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The past few years have seen much discussion on healthcare in the US and it is widely recognized that medical care here has become unaffordable and riddled with inefficiencies. The United States spends a fifth of its gross domestic product on healthcare—more than twice the average spent by any other developed country and yet its medical outcomes on many indicators of quality such as life expectancy, infant mortality, immunizations, and death from hospital-acquired infections are lagging behind those achieved by other industrialized countries. Despite the availability of sophisticated medical technology and advanced treatment, medical care remains inaccessible to many. Much of the recent discussion of proposed legislation lacks focus on measures to bring down the runaway prices that have become the hallmark of the American medical industry. The book selections this month address some of the core problems underlying the healthcare system in the US and their possible solutions. All boo…

Read a Book and Watch the Movie

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Spark your child’s love of reading this summer with a fun activity. Even with the variety of children’s books available these days it can be difficult to get some children reading. Why not try a new approach to motivate your children? Start a family book club where you read a book together, and then see the movie adaptation. This may be the hook your child needs to pick up the next book.

Many children’s books have been made into successful movies. Some of the well-known movie adaptations of children’s books include the Harry Potter series by JK Rowling, Mary Poppins by P.L. Travers and the Wizard of Oz by L. Frank Baum. Recently, the Captain Underpants series by Dav Pilkey was adapted to film and many young patrons are streaming into the library looking for more books from the series.

My family has paired many books with movies throughout the years. The Series of Unfortunate Events by Lemony Snicket was one of our favorites. My husband and I read many of the books aloud to our childre…

Kids' Lit Is Not Just for the Kids!

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You would expect that I, as a librarian, have always been an avid reader and I am. My childhood was full of books I remember fondly and I bet, for many of you, yours was too.

We moved a few times in my childhood and one of the first things my mother would do in a new town is seek out the library and get us registered with our own library cards. I remember we would come home with piles of books in our arms. I and my siblings would plow through the beautiful picture books before returning them to the library to find more.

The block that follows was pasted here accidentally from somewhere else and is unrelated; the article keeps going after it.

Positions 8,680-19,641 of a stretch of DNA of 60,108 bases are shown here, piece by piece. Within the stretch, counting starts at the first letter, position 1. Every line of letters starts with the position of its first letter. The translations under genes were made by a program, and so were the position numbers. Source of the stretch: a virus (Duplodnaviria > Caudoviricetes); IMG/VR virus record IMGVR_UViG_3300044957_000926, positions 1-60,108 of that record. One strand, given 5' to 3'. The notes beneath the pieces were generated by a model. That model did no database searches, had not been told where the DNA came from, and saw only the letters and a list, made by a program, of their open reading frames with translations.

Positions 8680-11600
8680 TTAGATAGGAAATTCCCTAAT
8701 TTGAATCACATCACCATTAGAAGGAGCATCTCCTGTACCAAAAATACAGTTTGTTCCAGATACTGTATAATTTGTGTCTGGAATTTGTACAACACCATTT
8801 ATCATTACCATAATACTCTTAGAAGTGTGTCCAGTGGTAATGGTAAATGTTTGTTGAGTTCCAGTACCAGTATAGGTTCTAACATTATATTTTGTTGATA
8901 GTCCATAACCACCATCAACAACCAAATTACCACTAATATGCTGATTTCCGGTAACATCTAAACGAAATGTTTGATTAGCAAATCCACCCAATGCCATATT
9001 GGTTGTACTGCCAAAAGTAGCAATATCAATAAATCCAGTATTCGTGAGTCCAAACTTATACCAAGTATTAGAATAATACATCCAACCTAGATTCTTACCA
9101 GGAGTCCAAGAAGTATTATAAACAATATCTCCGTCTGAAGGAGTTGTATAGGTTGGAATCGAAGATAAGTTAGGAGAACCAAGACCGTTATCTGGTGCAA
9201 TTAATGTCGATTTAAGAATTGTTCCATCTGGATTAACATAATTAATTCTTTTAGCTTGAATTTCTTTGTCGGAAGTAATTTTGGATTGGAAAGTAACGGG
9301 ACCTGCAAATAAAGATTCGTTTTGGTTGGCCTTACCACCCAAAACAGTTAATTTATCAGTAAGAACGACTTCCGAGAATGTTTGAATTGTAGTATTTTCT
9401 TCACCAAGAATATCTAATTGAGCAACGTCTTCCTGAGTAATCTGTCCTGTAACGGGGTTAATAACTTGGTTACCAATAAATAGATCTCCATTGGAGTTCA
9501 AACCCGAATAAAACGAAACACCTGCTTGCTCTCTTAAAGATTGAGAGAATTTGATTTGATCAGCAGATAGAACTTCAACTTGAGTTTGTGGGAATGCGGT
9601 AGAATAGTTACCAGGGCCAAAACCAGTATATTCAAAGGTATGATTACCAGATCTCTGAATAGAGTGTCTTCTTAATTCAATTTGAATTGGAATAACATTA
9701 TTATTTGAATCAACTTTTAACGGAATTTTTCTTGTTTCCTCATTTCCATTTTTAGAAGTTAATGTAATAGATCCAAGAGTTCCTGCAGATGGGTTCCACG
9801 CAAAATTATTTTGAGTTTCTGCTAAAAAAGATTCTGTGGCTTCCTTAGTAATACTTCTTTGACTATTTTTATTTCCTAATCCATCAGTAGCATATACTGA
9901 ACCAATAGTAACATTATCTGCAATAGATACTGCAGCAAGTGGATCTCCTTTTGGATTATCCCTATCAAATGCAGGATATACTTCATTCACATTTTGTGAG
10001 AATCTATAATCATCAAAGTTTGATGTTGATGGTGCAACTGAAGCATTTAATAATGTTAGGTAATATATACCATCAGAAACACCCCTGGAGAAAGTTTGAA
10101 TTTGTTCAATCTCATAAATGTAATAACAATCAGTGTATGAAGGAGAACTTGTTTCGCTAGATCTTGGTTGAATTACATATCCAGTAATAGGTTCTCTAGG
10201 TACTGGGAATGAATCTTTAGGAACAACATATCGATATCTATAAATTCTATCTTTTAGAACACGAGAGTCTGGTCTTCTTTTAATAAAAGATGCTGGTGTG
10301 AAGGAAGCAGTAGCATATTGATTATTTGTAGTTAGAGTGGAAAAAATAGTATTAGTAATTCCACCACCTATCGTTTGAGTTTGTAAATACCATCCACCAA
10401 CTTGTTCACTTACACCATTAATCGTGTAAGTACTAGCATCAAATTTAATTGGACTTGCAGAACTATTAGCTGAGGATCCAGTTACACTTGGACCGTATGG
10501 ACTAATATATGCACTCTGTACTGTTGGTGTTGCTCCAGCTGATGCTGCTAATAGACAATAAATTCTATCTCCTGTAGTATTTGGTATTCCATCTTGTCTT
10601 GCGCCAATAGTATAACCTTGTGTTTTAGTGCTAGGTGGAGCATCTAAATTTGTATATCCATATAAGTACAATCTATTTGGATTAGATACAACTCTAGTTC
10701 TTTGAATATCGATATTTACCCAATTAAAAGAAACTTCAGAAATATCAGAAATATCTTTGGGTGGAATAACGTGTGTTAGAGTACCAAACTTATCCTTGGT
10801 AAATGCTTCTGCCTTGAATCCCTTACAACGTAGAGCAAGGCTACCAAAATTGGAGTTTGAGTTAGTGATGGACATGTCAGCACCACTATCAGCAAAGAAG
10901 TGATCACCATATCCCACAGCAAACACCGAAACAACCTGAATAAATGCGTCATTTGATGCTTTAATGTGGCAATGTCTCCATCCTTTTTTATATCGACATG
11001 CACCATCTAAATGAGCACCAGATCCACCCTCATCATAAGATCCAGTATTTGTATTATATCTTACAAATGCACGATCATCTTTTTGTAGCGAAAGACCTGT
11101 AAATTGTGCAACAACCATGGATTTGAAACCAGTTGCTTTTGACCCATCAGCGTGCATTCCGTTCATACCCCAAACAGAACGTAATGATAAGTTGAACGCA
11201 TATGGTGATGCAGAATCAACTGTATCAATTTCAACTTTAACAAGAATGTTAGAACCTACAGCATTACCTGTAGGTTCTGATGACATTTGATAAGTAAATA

When I was older, I started discovering the wonderful children’s classics including Milne’s Winnie-the Pooh and The House at Pooh Corner, White’s Charlotte’s Web, and Burnett’s The Secret Garden. As a teen I read Carroll’s Alice in Wonderland, Salinger’s The Catcher in the Rye, and Alcott’s Little Women. In these stories I would be swept away to far-away times and places and learn about universal truths and the complexity of life. I would learn the importance of livin…

Fun Day Trips for Kids in and around NJ

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Summer means no school, longer days, and just maybe the time to take some family trips! Not every trip has to involve a long drive or plane ride, though; we have some neat destinations right in our state (or very close-by) that can make for some fun day trips. My family visited the Crayola Factory earlier this year and Medieval Times for my birthday in May. We had a lot of fun at both, and we have been looking for more places to visit! Here is a list of 15 places and activities that I have enjoyed visiting or were recommended by friends, along with some suggested resources for finding and making your own list.
In New Jersey: Howell Living History Farm
Howell is a living history farm, meaning it practices farming as it was done in NJ between 1890 and 1910. The farm is open Tuesday through Sunday, however most of their programs are on the weekend. They have lots of activities for kids looking to get their hands dirty, including gathering honey, making milk and butter, hog slopping…